Review Tokina 12-24mm (N APS-C)
We previously reviewed the Tokina 12-24 mm, a successful item from Tokina, on a Canon 60D. This time, we're reviewing the Tokina 12-24 mm on a Nikon D7100, a camera with 24 megapixels.
Tokina 12-24 mm 4.0 AT-X PRO DX II @12 mm
Field of view Tokina 12-24 mm 4.0 AT-X PRO DX II @ 24 mm
On a camera with a DX sensor, such as the Nikon D3200 or Nikon D7100, the 2x zoom range of the Tokina 12-24 mm is comparable with the view angle of an 18-36 mm on a camera with a full-frame sensor. That isn't a spectacularly large range if you want to bring in the details, but in wide-angle range that's usually not the case.
Construction and autofocus
Lens experts know immediately that this is a Tokina, as soon as they see the ring with which you choose between MF and AF. If you want to focus manually, the you push the focus ring towards you. Both the zoom ring and the focus ring have just the right friction throughout their ranges. The filter mount does not turn, which is great when using polarized or ND filters. The Tokina 12-24 mm lens feels solid. The mechanism of the autofocus differs from a classic mechanism. You hear during focus a soft whirring sound. The focusing of the Nikon D3200 and D7100 go pretty fast, and there's no sign of searching in low light.
Vignetting Tokina 12-24 mm
Only at a zoom distance of 12 mm and f/4 or f/5.6 is the vignetting of the Tokina 12-24 mm clearly visible, in both RAW and jpg files. As an illustration, you see below the two worst cases.
Move your mouse over the image for the Imatest results for RAW files.
In our previous review of the Tokina 12-24 mm on a Canon camera, we found a strong (-2%) distortion at 12 mm. In this review, we found for jpg files a lower distortion at 12 mm. In a RAW file, the distortion is about the same as in our earlier review of this lens on a Canon camera. The distortion is visible at 12 mm and 18 mm, for example in photographs of buildings, but it's simple to correct with the help of software.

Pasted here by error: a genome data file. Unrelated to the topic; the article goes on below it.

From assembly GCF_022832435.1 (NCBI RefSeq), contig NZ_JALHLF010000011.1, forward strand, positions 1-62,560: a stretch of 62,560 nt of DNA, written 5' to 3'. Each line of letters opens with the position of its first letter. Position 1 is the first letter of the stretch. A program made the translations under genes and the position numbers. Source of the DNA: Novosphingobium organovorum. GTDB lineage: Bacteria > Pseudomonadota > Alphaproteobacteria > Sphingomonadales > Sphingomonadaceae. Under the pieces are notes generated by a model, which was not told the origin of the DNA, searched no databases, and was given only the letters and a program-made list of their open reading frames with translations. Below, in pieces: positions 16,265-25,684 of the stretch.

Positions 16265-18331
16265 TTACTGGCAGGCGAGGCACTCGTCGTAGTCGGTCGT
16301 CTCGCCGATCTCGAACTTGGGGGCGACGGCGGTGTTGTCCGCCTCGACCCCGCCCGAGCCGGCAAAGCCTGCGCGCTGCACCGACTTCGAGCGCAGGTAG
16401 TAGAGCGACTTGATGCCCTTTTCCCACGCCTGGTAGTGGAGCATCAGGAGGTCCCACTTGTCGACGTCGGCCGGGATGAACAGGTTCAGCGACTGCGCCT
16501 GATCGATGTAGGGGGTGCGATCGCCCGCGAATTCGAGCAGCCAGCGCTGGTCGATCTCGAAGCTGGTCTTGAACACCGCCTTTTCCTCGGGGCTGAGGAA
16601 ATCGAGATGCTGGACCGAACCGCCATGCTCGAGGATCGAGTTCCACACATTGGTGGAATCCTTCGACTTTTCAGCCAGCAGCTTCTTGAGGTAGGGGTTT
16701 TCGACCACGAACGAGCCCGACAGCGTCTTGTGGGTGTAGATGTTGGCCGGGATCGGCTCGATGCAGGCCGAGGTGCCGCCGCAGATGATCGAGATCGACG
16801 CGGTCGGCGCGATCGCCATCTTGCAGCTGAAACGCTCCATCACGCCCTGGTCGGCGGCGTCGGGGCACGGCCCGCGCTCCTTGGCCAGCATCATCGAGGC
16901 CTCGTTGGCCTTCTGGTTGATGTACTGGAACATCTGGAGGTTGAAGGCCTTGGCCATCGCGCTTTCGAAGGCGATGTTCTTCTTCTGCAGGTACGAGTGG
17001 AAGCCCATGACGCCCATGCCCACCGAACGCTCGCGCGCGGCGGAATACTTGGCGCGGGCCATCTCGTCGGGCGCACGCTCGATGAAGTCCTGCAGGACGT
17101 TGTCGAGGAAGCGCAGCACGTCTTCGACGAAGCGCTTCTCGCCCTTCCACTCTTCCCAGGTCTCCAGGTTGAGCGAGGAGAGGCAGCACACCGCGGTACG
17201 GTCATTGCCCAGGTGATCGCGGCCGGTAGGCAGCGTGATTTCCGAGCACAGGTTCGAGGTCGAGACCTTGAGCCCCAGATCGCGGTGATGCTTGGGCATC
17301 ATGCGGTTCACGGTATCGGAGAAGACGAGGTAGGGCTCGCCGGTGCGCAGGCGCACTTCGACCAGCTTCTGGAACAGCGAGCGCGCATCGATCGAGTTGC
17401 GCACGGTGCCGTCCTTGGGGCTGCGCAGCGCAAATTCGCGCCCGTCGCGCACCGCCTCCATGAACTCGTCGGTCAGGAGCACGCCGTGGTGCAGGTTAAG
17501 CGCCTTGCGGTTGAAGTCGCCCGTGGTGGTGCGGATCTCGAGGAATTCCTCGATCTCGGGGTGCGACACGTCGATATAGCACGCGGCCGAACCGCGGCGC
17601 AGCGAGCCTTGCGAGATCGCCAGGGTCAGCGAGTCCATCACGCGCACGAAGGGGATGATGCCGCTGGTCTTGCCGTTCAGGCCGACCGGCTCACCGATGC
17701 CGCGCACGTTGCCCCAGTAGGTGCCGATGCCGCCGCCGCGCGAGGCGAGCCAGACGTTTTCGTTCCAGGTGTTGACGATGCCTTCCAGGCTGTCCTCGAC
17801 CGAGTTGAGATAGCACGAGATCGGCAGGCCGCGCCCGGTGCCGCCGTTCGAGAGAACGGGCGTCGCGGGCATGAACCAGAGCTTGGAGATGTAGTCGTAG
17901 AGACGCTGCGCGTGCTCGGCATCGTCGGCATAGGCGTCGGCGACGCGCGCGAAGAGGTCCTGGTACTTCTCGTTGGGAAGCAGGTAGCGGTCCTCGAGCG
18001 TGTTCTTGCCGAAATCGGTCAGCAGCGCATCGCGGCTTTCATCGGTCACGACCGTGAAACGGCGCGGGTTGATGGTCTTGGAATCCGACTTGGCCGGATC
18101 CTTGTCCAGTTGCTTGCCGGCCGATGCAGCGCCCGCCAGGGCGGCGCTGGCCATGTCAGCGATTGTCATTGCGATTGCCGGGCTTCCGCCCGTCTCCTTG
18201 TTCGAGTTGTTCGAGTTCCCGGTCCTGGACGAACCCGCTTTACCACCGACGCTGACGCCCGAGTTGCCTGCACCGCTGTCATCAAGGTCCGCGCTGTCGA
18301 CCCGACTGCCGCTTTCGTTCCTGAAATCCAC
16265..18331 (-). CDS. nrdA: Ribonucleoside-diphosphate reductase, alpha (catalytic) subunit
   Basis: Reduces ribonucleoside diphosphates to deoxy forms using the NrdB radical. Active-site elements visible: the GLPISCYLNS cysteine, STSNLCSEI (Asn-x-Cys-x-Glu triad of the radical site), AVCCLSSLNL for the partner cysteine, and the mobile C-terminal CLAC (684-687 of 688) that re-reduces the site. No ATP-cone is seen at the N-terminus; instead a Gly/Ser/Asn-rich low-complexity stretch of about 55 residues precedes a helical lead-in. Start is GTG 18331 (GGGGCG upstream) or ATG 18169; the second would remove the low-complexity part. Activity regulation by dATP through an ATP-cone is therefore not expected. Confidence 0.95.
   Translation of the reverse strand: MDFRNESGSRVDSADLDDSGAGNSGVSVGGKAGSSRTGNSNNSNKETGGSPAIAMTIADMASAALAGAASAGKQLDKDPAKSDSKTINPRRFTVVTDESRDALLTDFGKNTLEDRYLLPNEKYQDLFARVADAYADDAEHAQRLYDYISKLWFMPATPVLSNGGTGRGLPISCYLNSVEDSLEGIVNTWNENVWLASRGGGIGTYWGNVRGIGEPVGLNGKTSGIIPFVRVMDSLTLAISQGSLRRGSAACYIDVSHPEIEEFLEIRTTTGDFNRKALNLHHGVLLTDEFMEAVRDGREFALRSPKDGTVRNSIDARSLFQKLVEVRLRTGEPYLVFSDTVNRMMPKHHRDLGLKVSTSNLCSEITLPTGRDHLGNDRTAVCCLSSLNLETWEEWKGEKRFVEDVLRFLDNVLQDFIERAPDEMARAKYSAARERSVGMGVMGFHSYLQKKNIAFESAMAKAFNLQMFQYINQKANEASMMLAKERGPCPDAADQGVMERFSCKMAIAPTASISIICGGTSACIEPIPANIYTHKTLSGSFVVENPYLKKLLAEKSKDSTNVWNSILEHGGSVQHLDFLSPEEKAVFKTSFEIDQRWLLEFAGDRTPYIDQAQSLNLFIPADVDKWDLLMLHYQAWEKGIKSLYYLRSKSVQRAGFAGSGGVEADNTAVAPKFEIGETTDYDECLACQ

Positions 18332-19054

Blurred elements in the background appear, due to the rings, somewhat disruptive. All in all, the bokeh is not that great. Click on the image for an enlarged version, where you can see the bokeh at a focal length of 12 mm at 100%.
Wide angle zoom lenses are always constructed from a large number of lens elements. Inherent in a complex design is a greater sensitivity to flares. With a bright light source, some flares arise and you get ghosting. While photographing, you must therefore, as much as possible, use the included lens hood and be careful not to get the sun directly in the lens.
Resolution Tokina 12-24 mm
We measured the resolution with a Nikon D3200 and a Nikon D7100. We did this in order to make possible a direct comparison of the resolution with that of the Tokina 12-28 mm . The Nikon D7100 has no moiré filter and the RAW files should thus be less sharp than a RAW file from the Nikon D3200.
When you click on the graph, then you see the graph for resolution at other focal lengths.
Both the Nikon D3200 and the Nikon D7100 apply reduction of chromatic aberration in the camera, because the chromatic aberration of the Tokina 12-24 mm is more clearly visible in RAW files than in jpg files, as you can see in the image below.
When you click on the graph, then you see the graph for chromatic aberration at other focal lengths.
Conclusion Tokina 12-24 mm 4 review
|See our overview of tested lenses or list with tested lenses with a Nikon mount to compare the performances of this lens with other lenses. ||WYSIWYG score: This table shows the performance of this lens when you store the files in the camera as jpg, with all available in-camera lens corrections applied. This score gives you for this lens/test camera combination: "What you see is what you get". |